If you’re in your late 20s to mid-30s, chances are good a bulk of your friends (and possibly you yourself!) are heavily boo’d up. Cool, congrats! As such, it’s totally normal to default to inviting other couples out for drinks, over for board games, and on group trips. In the case of the latter, it even makes financial sense: Couples can split the price of one room in the Airbnb, various meals, and so on. But what about your single friends? They have air miles to burn, too—and they don’t have to consider a whole second human’s schedule or ask permission. So this summer, even if you’re in a relationship, add a few single friends to the group-vacation-planning e-mail chain.
When it comes to vacation, single people really get screwed over. For couples, singles exist as invisible orbs until tethered to a second human. I recently started dating someone, and since then I’ve enjoyed a deluge of coupley invitations. Where were these overnights in the Blue Ridge mountains or weekend getaways to New Orleans earlier this year?
Sure, not every single person wants to spend precious, non-working hours sandwiched on a couch between smoochin’ duos, no matter how beautiful the beach balcony view. But as one-half of a couple that still presumably enjoys and respects your single friends, you have an obligation to at least pass along the invite. It’s the same courtesy as providing each wedding guest with a plus-one option. They can always pass, but you shouldn’t make that decision for them. Go one step further: Ask the single person in question if they want to bring another friend. They can always split bills and/or sleeping accommodations like a couple. I brought my single pal Kellie as my “date” during a group glamping trip last month, and we spent the whole time smoking weed while the couples hiked. Guess who had more fun? Us. We did.
Money is an obvious difference during group trips when single vs. coupled. Paying $200 for a motorbike rental, when couples shell out $100 each to share a scooter, can be a turn-off for some singles. But—and this is wild, so bear with me—what if we stopped assuming that’s a dealbreaker? Instead of booking a three-bedroom cabin for seven people, leaving the sole partner-free person to languish on a very public futon or a creepy bunk bed, how about not settling on a place until you find one with four adult-sized beds? Of course, couples will need privacy, but who is to say your single pal won’t pack a vibe and therefore need space, too? Being single may be more expensive, but I know plenty of loaded single people who would still love an invitation.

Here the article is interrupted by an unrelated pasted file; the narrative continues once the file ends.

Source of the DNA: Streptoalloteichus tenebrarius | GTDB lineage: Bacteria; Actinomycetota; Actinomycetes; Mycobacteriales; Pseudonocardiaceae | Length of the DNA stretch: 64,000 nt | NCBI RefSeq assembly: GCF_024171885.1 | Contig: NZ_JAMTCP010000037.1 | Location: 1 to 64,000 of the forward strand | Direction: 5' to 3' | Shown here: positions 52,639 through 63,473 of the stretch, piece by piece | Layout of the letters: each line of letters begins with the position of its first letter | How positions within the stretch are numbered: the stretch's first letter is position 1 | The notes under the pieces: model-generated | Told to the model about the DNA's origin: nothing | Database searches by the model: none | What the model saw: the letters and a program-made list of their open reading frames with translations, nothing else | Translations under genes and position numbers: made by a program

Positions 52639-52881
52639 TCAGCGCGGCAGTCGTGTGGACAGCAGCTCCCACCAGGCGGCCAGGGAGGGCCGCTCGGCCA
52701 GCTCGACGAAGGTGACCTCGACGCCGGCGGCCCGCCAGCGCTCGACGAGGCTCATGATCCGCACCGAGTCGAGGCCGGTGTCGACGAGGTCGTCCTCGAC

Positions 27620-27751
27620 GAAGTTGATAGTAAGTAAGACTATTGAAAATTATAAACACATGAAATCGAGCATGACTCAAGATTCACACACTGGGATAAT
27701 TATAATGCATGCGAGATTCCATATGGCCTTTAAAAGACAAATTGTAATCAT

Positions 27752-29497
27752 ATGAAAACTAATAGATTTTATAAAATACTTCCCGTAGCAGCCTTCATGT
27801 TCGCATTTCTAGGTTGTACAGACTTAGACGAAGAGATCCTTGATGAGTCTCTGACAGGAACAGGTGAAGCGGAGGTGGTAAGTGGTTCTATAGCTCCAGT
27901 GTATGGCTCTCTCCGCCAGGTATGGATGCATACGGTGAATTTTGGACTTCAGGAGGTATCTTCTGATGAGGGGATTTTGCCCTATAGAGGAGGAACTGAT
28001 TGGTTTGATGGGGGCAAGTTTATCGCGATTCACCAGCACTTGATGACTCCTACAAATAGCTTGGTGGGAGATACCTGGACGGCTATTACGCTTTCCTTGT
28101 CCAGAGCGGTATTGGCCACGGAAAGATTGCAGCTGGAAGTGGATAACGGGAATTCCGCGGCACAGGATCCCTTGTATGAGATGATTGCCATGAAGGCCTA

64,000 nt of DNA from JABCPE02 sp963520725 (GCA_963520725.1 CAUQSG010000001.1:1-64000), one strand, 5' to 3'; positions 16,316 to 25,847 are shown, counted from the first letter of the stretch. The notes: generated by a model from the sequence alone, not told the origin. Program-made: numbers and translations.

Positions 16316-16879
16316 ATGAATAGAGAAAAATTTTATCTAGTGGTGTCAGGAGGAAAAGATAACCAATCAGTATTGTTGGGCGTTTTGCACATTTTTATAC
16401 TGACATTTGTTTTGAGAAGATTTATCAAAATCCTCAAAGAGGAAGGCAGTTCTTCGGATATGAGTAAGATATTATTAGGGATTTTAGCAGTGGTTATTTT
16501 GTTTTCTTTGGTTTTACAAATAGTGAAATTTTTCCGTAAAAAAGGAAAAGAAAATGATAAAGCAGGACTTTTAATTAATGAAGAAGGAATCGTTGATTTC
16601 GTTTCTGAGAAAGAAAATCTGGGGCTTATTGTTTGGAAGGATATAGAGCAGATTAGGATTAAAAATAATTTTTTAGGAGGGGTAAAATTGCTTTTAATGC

Single friends are good for more than just telling tales of modern dating horror at parties (thus making you far more smug in your current relationship). They’re fully formed people with non-dating anecdotes who can also cook the hell out of some communal breakfast. You’re friends with them because you like them, and isn’t it so fun to spend time in exotic locales with people you like?
If you’re in doubt about whether your friend wants to join you on couple outings, try this one weird old trick: Ask them. After a friend of mine went through a crazy breakup, I continued inviting her over for dinners, even though I was seeing an angsty man-boy with a wizard beard and he was usually around. I didn’t want her to feel left out, so I kept it up till she politely explained she wasn’t in the brain space to enjoy time with couples. On the other hand, I’m thrilled every time my married friends Ashley and Jonny offer to make me pizza at their house, even if I am rolling up stag. And I love being on a regular group text with my engaged pals Mike and Mina. Just as couples and what they like to do differ, so do single people’s preferences.
It’s presumptuous and gross to decide your single friends would fixate on a vacation as “OMG, I’m the seventh wheel” versus “Oh, shit! Marinating in a mountainside hot tub sounds dope as hell.” As long as you’re still including your single friends in conversations, restaurant decisions, and so on, it shouldn’t matter that they’re there alone. Plenty of single people choose the solo life because they want to, not because they can’t lock down an S.O. Plus, sitting away from your spouse during meals or lounge time won’t kill you; I hear you can always make up for it every other day of your shared lives. It’s a nice opportunity for couples to practice autonomy.
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